Shuck and Jive

Saturday, May 19, 2012

Anti-Gay Views Are Not a Faithful Part of the Reformed Tradition

Here is a fine article in Salon, Christianity's anti-gay stance backfires.
59 percent of teenagers who grow up as church-going Christians abandon their faith in adulthood. One of the major reasons is the gay rights issue. Overall, the perception–a largely correct one, I’d add–is that modern conservative Christianity is dominated by sex-phobic bigots who use God as a cudgel to beat all sorts of people, but especially gays and lesbians. No wonder many in the younger generation want out.
I think that my denomination, the PCUSA, actually has a chance of not looking too idiotic and bigoted once we finally stop pandering to the anti-gay faction of the church. Let them go. Here is a place for them.

Whether they go or not, it really doesn't matter. What we need to do is simply do the right thing, such as pass the marriage equality overtures at this upcoming General Assembly. I hope the commissioners will also approve a resolution affirming Evolution Weekend and the Clergy Letter Project that I plan to introduce, putting our denomination clearly on record as supportive of science.

Another of the reasons cited in the book You Lost Me, referred to in the Salon article, is the anti-science perception the youth have of Christianity.   In the eyes of your kids and grandkids, Christianity isn't just dated and boring, we have crossed the line.  Christians are a bunch of superstitious bigots. We have earned that label.  

I tend to agree, in part, with an opinion by Henry Greene in Presbyweb.   Rev. Greene was criticizing a statement by the GAPJC regarding one of the many cases the anti-gay crowd continues to file against gay clergy.   The statement reads:
Such thoughtful disagreement among reasonable and faithful Presbyterians is itself an important and faithful part of the Reformed tradition.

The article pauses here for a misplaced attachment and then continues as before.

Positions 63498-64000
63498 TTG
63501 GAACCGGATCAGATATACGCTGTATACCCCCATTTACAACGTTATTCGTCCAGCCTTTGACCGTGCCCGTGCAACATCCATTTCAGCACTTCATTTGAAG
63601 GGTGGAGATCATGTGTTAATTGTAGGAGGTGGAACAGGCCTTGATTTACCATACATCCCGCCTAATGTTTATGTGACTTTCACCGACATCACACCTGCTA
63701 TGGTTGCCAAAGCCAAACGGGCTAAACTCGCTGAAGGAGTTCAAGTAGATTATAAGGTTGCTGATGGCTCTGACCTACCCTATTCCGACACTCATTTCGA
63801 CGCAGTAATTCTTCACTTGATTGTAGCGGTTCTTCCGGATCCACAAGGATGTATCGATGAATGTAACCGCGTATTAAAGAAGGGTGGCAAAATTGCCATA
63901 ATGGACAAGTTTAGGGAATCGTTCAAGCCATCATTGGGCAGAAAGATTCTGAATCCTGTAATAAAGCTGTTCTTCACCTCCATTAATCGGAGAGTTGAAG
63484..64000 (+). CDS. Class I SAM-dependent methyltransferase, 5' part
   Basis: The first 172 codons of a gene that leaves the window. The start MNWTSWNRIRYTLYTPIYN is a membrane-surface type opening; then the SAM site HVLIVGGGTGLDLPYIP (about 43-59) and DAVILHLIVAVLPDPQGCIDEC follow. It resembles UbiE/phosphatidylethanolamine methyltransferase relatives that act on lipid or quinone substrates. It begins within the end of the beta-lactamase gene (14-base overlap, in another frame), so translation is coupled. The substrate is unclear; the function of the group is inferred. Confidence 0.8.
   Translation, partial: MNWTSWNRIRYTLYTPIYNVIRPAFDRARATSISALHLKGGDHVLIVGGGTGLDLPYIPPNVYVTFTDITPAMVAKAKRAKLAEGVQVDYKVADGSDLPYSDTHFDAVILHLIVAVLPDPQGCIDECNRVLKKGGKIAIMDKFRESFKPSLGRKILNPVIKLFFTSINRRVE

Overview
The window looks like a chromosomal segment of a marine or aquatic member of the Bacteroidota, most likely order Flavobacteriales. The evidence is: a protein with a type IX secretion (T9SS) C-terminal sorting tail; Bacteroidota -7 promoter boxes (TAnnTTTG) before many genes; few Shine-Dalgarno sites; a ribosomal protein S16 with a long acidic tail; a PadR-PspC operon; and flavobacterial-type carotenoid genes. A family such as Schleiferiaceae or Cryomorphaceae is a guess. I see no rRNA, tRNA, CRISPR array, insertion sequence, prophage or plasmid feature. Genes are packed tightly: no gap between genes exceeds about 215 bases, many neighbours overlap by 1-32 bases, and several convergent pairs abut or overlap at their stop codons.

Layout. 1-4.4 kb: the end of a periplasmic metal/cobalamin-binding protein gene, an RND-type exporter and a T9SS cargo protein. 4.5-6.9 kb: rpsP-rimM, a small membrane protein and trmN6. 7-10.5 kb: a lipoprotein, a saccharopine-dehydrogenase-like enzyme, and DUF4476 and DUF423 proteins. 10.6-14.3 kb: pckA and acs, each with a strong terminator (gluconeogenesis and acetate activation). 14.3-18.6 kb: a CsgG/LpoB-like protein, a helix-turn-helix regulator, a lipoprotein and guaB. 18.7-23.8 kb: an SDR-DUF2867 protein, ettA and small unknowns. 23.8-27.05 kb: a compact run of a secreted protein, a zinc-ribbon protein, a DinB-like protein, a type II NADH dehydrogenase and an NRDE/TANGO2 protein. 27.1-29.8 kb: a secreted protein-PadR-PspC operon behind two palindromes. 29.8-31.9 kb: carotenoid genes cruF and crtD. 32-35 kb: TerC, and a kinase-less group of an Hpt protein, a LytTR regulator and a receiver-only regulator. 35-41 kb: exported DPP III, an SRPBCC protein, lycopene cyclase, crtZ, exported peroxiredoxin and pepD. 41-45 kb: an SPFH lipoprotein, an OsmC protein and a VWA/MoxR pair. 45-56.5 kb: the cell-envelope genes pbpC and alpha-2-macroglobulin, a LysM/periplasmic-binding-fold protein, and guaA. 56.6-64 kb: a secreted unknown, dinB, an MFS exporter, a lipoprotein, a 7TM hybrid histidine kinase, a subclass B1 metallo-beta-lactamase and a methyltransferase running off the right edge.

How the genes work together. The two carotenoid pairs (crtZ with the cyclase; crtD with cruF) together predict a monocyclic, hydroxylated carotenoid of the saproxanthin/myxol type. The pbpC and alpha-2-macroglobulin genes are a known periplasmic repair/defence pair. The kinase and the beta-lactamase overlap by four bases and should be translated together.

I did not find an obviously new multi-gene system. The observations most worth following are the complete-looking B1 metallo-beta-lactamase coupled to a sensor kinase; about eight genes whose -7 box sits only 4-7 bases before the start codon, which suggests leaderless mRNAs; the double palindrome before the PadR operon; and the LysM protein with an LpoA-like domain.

Rev. Greene disagrees.   He doesn't think both sides, anti-gay vs. equality can both be faithful positions.    Unless you translate the meaning of "faithful" as simply being stubborn, one side clearly is not "faithful."

I agree.  They are opposite positions. 

Rev. Greene doesn't spell out which position he thinks is the faithful one.   I will.  It is not a reasonable and faithful interpretation of scripture, our tradition, and basic human decency to deny equality to LGBT people and to enshrine prejudice under the cloak of holy writ. 

Those who attack, bully, berate, and bear false witness about LGBT people are not faithful by any definition of the word.   No matter how much they try to disguise their prejudice with piety it is still prejudice.  When those who know better, when those who know that second class status leads to violence, when those who know that the right wing is harming human beings, our churches, and society, and yet continue to pander to them by calling their hateful and bigoted views "faithful" we drive away not only our youth but any decent person who happens to observe the church from the outside.    We make a mockery of the message of Jesus.

Obviously, those with harmful views don't think they are harmful.  They think they are all about love and righteousness.   So we can have some pity on them.  They know not what they do.   Who knows, maybe one day like poor old Saul, they will be blinded on the Damascus Road.  It does happen.

In the meantime, we do them, nor the church, nor actual human beings who are harmed by religiously disguised homophobia any favors by pretending that anti-gay rhetoric is "a faithful part of the Reformed Tradition."    It isn't.  It is time to be clear about that.

1 comment:

  1. Yup.

    This is why I've never been one to use the term "tolerance". The church cannot preach both love and hate at the same time. If people disagree with the PCUSA on ordination or (soon) marriage, I think there's a place for them in the denomination, if they want to stay for other reasons.

    And this part, "Obvioiusly, those with harmful views don't think they are harmful. They think they are all about love and righteousness" is the crux of the matter.

    These people do not understand that love is a relationship, not something you inflict on someone else. If someone says they "love" you, and it feels like hate, then it isn't really love. Period. As a grown adult, I'm positive that I've been around long enough to know the difference. Their arrogance and indifference to the notion that their "love" isn't love and isn't wanted is one of the biggest disconnects in the church today.

    But they can call their hate "love" if they wish, as long as they keep it to themselves and not inflict it on others, who have not asked for their "love" and do not want it.